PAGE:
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Gilbert: Cultural Revolution

During this school year, many students will have the opportunity to shadow adults at their work for a day. When Anita Stern was in elementary school in 1963, her class took part in a job-shadowing day. Anita told her teacher that when she grew up, she wanted to be a poet. But no one knew a nearby poet she could shadow. And so, she told me, she wrote a letter to Robert Frost. Only she was a few months too late; he had died in January of that year.

Now sixty-one years old and a resident of Issaquah, Washington, she’s published two books of poetry that have received the Pablo Neruda Prize and the Backwaters Press Prize as well as other honors.

In the 1980s, she earned her Master of Fine Arts at Brown University. It was there that she met her future husband, Xiaoge Feng, who was studying engineering. They’d gotten to know each other because they both loved the music of the Balkans. Later they came to think of the Balkans as the middle ground where they met, halfway between her home in the US and his in Beijing.

Xiaoge told Anita about his life, including how, when he’d been a teenager during the Cultural Revolution, he and his classmates were sent to the Manchurian countryside to be re-educated and do hard labor. Their job, in short, was to blow up a mountain, and move it. The boys slept in a canvas tent, squeezed together for warmth; temperatures dropped to forty below zero. Many of them died: some were killed, some died of disease, some took their own lives, some simply gave up.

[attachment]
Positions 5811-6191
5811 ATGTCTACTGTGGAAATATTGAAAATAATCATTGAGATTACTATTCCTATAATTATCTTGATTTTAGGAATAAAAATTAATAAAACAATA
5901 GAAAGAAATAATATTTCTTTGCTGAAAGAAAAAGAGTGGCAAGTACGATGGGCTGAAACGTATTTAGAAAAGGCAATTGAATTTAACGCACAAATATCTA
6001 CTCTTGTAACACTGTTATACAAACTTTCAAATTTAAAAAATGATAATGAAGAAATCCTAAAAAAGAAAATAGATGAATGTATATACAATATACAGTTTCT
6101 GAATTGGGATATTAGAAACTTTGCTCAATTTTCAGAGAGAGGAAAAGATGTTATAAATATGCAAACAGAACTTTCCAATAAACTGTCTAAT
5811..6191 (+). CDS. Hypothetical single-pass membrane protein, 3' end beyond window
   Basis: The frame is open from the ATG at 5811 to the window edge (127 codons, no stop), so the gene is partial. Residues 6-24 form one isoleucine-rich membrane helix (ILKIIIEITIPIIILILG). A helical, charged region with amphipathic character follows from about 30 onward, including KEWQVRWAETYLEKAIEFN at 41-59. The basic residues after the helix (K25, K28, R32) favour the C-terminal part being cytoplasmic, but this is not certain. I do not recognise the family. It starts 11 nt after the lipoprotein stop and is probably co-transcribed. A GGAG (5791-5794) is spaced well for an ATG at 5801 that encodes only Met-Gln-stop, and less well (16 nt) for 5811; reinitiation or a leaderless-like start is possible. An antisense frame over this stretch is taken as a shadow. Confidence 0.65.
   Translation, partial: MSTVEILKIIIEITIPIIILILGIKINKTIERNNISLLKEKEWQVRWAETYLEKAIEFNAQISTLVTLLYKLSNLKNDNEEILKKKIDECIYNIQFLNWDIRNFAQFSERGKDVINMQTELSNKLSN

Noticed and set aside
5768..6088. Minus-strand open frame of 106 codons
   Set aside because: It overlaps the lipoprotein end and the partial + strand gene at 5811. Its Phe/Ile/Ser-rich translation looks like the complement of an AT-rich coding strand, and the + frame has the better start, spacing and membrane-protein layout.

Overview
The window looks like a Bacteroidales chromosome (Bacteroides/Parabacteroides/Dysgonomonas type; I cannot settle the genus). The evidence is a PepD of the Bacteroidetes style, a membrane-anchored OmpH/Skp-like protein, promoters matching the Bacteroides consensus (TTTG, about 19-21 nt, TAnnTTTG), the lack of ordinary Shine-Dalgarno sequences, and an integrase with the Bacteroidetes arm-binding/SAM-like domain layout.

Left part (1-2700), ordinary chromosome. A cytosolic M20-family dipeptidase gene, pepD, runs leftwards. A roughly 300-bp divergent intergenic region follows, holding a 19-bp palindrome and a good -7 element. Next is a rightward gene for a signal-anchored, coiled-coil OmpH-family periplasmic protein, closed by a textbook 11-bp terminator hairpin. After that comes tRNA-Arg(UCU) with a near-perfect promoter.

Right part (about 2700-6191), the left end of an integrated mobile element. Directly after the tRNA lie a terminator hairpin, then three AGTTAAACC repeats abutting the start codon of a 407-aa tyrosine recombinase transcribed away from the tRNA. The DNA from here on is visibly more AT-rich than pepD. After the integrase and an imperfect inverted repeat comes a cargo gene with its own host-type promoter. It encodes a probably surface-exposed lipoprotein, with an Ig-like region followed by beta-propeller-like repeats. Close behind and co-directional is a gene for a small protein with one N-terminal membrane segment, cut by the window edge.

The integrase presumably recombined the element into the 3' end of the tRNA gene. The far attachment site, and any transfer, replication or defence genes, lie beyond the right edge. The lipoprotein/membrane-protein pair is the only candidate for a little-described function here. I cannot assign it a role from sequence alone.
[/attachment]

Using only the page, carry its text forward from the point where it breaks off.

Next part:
On a tent pole someone had stuck a piece of paper with just four lines of poetry. Xiaoge heard in a confidential whisper that they were written by some American poet. It was dangerous to possess such literature – contraband, counterrevolutionary writing. But, he said, those four lines gave him the hope and the will to hold on, to survive. Those four lines had literally kept him alive.

Xiaoge wondered if Anita knew who wrote the lines; she was, after all, studying poetry. He told her that they mentioned two roads and the fact that the poet had taken the one that was less traveled, and that had made all the difference to him.

That, Anita told me, was when they fell in love.

The poem was Robert Frost’s “The Road Not Taken.”

I asked Anita Feng if I might write her story down and share it with others, including some of Frost’s descendants whom I know. Of course, she said, “because it doesn’t belong to me. It belonged originally to Robert Frost.” Then she added that sharing the story with Frost’s family would, in a way, take her back to that childish letter she’d written to Frost fifty-one years ago; it would be an opportunity, in effect, for her to write again, and this time, to have the message received.